Monday, January 20, 2014

You Can't Take the Sky From Me

I know how difficult it must be to get a television show on the air.  It seems most shows start with a low number of people--say anywhere from 1-5--who are the voice of the show.  They love it as a child, and their vision is one of perfection.  Then in come the others; sometimes its the moneypeople, sometimes the network brass, sometimes other, more vaunted producers.  But to actually get a show on the air, particularly one that has a unique vision, is increasingly rare.  That goes double for network TV.  So to triumph over those odds must be a special achievement indeed.

Then the network mishandles your show and kills it.

That's the story of Firely, Joss Whedon's scifi/western love letter to the very best of TV.  It was a nearly perfect show for network TV in so many ways.  A nice, big cast, sufficiently multiracial.  An incredible main setpiece: the namesake-class ship Serenity featured the bridge, living area, cargo bay, and more all on a larger film soundstage, allowing for the entire set to be connected as one home for the show.  Despite its scifi set-up, it was also equally dedicated to its western--which is to say American folklore--background.  Our hero, Mal Reynolds, was more solo space cowboy than Han, but somehow sadder and more alone. The list goes on, because it's a great cast of a characters: a priest, a prostitute, a dim-witted gunman (of sorts), a doctor, a girly-girl engineer, and the mysterious young lady.

Yes, on the one hand, it sounds like Ford's StagecoachBut that's the point! Firefly was America--it was meant to be us!  It was meant to capture our world and transport it to another time and another place, and in that time and place we could find ourselves.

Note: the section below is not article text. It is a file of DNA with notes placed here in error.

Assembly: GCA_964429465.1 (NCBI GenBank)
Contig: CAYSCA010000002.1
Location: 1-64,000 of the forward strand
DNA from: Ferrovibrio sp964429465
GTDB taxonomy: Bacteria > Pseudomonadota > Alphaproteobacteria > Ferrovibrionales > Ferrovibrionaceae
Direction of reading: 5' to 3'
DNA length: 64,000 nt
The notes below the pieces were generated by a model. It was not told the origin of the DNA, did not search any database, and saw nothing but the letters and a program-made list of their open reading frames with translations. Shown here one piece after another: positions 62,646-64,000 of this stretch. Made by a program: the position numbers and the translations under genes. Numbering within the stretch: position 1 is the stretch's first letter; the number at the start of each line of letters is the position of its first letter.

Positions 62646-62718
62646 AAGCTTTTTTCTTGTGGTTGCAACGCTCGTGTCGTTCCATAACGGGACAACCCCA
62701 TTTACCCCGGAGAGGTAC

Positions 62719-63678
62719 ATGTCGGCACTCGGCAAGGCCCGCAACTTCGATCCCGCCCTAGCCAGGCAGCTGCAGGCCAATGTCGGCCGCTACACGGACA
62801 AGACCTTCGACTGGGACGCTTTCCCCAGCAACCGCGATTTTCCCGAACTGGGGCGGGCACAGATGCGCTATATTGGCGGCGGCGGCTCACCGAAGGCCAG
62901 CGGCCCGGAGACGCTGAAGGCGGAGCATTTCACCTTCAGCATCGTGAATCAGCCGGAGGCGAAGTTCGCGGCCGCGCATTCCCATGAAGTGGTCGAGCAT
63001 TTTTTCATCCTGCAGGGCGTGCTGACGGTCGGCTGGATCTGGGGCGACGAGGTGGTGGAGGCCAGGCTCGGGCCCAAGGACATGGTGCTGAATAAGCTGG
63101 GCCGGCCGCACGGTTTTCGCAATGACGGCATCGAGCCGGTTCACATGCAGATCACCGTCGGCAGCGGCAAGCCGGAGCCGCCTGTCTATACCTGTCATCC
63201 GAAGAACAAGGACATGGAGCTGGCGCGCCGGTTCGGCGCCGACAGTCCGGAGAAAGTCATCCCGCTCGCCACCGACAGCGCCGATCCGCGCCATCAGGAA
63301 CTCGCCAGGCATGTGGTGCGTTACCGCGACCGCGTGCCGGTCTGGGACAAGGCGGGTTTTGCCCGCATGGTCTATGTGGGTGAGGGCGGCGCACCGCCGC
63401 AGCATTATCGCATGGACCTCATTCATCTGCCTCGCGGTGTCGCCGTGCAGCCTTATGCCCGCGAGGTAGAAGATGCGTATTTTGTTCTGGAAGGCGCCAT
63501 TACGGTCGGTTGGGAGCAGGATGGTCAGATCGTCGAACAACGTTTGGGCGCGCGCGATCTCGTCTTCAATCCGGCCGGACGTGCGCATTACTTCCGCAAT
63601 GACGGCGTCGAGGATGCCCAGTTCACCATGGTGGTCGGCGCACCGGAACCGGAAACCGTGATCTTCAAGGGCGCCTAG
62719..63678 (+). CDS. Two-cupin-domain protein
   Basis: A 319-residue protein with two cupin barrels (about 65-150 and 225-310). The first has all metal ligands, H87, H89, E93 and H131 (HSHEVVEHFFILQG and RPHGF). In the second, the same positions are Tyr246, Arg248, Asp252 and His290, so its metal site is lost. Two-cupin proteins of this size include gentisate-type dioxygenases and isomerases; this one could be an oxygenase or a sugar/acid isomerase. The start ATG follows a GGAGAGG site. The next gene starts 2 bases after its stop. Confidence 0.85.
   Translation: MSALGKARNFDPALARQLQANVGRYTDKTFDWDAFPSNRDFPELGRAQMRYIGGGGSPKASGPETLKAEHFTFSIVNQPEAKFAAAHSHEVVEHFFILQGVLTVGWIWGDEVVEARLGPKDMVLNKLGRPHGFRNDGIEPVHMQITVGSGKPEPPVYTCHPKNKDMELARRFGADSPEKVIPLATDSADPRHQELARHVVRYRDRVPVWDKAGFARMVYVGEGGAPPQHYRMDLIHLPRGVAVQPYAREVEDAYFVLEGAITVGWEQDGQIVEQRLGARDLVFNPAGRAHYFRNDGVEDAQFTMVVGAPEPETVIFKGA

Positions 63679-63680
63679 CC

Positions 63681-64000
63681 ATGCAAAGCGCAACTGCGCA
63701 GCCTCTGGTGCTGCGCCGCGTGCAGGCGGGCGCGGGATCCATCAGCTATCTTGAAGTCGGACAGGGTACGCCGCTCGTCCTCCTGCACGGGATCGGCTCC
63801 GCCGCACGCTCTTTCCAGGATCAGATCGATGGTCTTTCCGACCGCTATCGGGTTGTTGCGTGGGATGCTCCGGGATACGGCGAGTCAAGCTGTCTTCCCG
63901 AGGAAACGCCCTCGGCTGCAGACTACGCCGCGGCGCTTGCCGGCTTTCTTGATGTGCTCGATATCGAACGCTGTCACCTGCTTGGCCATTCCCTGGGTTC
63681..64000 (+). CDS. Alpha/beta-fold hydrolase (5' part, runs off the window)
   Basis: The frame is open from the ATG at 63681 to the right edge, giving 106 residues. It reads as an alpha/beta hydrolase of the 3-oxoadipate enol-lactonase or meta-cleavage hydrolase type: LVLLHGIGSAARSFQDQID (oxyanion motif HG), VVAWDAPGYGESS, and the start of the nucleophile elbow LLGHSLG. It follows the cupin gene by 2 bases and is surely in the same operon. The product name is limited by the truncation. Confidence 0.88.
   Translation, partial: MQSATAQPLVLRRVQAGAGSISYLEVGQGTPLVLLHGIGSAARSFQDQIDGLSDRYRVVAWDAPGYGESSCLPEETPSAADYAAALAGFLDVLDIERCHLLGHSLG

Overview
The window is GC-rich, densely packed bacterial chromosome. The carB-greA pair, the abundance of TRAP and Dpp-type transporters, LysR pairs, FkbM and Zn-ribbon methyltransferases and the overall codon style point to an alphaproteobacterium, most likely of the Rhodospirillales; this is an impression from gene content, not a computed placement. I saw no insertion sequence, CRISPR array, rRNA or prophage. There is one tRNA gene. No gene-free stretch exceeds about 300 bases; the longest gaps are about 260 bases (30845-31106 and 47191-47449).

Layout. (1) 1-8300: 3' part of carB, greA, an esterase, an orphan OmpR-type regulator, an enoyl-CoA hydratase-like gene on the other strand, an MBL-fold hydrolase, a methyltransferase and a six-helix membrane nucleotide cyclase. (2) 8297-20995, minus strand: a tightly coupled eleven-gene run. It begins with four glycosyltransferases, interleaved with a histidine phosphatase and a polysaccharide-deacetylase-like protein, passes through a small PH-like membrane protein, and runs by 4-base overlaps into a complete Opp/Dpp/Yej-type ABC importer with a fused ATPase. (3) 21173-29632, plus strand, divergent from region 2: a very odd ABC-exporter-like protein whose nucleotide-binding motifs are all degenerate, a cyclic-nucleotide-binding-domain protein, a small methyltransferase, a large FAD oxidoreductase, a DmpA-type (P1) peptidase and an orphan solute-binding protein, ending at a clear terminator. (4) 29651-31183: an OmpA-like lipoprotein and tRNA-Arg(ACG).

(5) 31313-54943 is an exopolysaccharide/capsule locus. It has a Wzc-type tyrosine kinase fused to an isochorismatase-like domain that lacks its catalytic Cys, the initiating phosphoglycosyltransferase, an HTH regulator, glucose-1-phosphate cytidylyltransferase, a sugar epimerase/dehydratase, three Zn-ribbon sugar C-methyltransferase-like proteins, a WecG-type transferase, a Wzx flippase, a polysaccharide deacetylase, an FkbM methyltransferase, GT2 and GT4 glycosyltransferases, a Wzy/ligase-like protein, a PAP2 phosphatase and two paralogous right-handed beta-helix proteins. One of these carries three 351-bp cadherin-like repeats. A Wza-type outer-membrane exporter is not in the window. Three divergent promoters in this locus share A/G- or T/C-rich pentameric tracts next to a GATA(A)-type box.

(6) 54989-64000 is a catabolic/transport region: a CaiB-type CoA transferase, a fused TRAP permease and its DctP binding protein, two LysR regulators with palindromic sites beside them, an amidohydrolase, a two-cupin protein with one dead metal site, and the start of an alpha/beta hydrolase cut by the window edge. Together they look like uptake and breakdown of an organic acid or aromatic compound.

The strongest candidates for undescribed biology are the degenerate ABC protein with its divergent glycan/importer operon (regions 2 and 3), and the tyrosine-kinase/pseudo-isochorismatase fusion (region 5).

The entire series consists of 14 episode.  There are a few in the beginning that are a tad wobbly, as the show finds its feet ("The Train Job" comes to mind.")  There are a few in the middle which are good, silly fun ("Jaynestown" comes to mind.)

Yet after that middle, the show finds its brilliance.  "Out of Gas" is an incredible episode--essentially a flashback pilot episode, except it takes us before the series started and shows us how everyone got to where they are.  "Objects in Space" is the series finale.  It's surreal and strange and wonderful.  It's heartbreaking, because its the last of the show.

Now yes, yes, I can hear the naysayers: but it got its second chance.  It got its movie--a movie which did alright, but not enough to justify more TV or more movies.  To that, I have no answer.  I'm no Hollywood beancounter.  I watch smart TV.  It's usually entertaining (Survivor), it's often depressing (The Walking Dead), but its always smart.  Looking at the renewal plight of Alcatraz, I know that part of the problem is that too few of us watch smart television; that's why The Voice is a smash hit, and Mad Men is a boutique show enjoyed by 2 million people.

All I know is that Firefly represented a dream--not just a dream of Joss Whedon to transplant the Western motif into space, but a dream about the kind of television that should be on.  And there's the great irony: that TV is ultimately in the hands of those beancounters, people more loyal to corporate bosses then creating great dramatic presentations.  There is, I suppose, a certain irony in Firefly's lyrics, since all we're left with us the great sky-dream of the show:

Lost my love, lost my land
Lost the last place I could stand
There's no place I can be
Since I've found Serenity

And you can't take the sky from me.

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